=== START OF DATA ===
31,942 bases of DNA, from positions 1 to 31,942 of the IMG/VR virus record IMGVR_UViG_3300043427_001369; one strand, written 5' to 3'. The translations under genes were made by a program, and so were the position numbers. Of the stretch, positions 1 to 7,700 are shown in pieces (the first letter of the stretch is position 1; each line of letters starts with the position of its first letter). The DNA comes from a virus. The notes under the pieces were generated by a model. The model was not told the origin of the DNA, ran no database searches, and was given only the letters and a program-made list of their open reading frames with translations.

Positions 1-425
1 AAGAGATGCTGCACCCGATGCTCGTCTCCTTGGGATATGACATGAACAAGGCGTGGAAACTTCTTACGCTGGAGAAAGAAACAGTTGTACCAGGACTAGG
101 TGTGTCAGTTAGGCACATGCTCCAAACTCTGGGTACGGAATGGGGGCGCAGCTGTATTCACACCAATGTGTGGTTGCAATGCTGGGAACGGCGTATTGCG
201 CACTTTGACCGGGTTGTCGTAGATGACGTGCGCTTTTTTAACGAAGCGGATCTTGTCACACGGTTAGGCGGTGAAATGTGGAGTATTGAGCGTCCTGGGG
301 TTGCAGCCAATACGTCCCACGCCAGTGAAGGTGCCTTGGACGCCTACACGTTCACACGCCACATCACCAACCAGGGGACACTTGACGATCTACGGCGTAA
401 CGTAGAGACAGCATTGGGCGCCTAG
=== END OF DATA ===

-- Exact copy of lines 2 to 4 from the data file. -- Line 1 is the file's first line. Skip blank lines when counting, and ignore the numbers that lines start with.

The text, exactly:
Positions 1-425
1 AAGAGATGCTGCACCCGATGCTCGTCTCCTTGGGATATGACATGAACAAGGCGTGGAAACTTCTTACGCTGGAGAAAGAAACAGTTGTACCAGGACTAGG
101 TGTGTCAGTTAGGCACATGCTCCAAACTCTGGGTACGGAATGGGGGCGCAGCTGTATTCACACCAATGTGTGGTTGCAATGCTGGGAACGGCGTATTGCG